Phytotoxicity of three plant-based biodiesels, unmodified castor oil, and Diesel fuel to alfalfa (Medicago sativa L.), lettuce (Lactuca sativa L.), radish (Raphanus sativus), and wheatgrass (Triticum aestivum)

Ifeoluwa Bamgbose, Todd A. Anderson

Research output: Contribution to journalArticle

13 Scopus citations

Abstract

The wide use of plant-based oils and their derivatives, in particular biodiesel, have increased extensively over the past decade to help alleviate demand for petroleum products and improve the greenhouse gas emissions profile of the transportation sector. Biodiesel is regarded as a clean burning alternative fuel produced from livestock feeds and various vegetable oils. Although in theory these animal and/or plant derived fuels should have less environmental impact in soil based on their simplified composition relative to Diesel, they pose an environmental risk like Diesel at high concentrations when disposed. The aim of the present study was to ascertain the phytotoxicity of three different plant-derived biodiesels relative to conventional Diesel. For phytotoxicological analysis, we used seeds of four crop plants, Medicago sativa, Lactuca sativa, Raphanus sativus, and Triticum aestivum to analyze the germination of seeds in contaminated soil samples. The toxicological experiment was conducted with two different soil textures: sandy loam soil and silt loam soil. The studied plant-based biodiesels were safflower methyl-ester, castor methyl ester, and castor ethyl-ester. Biodiesel toxicity was more evident at high concentrations, affecting the germination and survival of small-seeded plants to a greater extent. Tolerance of plants to the biodiesels varied between plant species and soil textures. With the exception of R. sativus, all plant species were affected and exhibited some sensitivity to the fuels, such as delayed seedling emergence and slow germination (average=10 days) at high soil concentrations (0.85% for Diesel and 1.76% for the biodiesels). Tolerance of plants to soil contamination had a species-specific nature, and on average, decreased in the following order: Raphanus sativus (0-20%). >Triticum aestivum (10-40%)≥. Medicago sativa> Lactuca sativa (80-100%). Thus, we conclude that there is some phytotoxicity associated with plant-based biodiesels. Further, the findings of this study can be useful for selecting the least fuel-tolerant species as a soil contamination bio-indicator and for determining the risks of biodiesel contamination.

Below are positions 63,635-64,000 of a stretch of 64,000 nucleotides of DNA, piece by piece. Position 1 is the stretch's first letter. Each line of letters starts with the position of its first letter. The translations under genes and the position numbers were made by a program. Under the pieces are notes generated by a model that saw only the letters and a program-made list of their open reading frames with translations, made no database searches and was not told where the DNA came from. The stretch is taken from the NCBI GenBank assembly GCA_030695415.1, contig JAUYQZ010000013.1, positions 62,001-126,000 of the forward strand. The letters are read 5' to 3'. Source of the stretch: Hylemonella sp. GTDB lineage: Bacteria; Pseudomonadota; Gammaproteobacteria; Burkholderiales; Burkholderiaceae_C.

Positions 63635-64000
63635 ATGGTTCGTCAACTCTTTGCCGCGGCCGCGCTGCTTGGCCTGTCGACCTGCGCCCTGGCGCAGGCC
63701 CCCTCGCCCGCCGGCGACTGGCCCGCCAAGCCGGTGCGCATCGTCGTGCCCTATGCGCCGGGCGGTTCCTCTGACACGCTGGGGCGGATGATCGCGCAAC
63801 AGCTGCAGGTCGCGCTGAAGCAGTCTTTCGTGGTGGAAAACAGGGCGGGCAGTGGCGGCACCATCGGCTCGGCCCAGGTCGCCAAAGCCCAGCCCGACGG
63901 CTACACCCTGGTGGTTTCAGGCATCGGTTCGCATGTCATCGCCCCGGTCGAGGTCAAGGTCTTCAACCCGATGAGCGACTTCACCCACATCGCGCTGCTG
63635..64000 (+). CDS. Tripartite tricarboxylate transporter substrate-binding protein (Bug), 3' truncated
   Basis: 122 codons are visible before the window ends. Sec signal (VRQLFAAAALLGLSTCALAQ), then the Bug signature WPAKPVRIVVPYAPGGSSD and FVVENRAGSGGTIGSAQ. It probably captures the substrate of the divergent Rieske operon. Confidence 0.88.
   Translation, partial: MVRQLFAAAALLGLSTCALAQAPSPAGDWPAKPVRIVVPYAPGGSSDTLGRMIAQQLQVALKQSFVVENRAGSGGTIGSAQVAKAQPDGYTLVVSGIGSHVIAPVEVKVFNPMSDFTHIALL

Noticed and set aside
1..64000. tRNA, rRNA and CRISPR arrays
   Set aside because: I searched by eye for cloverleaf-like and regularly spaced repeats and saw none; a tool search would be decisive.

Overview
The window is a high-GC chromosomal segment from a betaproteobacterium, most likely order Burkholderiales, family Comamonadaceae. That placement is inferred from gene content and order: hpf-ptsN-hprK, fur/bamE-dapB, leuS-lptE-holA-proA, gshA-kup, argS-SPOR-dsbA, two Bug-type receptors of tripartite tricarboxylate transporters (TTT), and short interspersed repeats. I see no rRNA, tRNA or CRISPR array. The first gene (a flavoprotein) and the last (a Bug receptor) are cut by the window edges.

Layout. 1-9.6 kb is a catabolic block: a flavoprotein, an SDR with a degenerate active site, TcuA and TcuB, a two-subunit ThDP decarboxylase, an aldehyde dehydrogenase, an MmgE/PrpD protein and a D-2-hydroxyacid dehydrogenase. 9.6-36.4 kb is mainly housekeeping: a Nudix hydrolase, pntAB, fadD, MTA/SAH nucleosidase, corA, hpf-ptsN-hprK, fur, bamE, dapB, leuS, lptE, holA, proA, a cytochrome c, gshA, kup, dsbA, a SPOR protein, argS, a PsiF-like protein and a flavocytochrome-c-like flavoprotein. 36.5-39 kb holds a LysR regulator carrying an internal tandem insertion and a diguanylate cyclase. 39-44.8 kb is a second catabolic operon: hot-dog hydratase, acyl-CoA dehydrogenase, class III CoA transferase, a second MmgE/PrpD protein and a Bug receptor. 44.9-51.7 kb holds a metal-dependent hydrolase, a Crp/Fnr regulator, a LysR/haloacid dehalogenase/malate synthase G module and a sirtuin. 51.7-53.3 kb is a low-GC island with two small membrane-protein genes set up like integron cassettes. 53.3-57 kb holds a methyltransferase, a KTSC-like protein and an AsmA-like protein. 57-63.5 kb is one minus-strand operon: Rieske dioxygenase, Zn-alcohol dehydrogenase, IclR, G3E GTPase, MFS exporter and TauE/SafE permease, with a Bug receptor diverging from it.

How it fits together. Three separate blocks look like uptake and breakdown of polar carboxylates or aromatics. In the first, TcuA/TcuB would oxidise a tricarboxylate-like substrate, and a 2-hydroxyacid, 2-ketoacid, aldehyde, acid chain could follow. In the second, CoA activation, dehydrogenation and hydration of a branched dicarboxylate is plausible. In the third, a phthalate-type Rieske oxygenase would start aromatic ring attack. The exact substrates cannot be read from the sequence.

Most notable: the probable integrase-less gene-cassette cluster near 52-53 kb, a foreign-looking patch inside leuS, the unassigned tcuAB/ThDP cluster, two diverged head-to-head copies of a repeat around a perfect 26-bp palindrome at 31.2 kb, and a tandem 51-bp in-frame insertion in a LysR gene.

Original languageEnglish
Pages (from-to)268-274
Number of pages7
JournalEcotoxicology and Environmental Safety
Volume122
DOIs
StatePublished - Dec 1 2015

Keywords

  • Biodiesel
  • Diesel
  • Germination
  • Phytotoxicity
  • Plant
  • Soil Contamination

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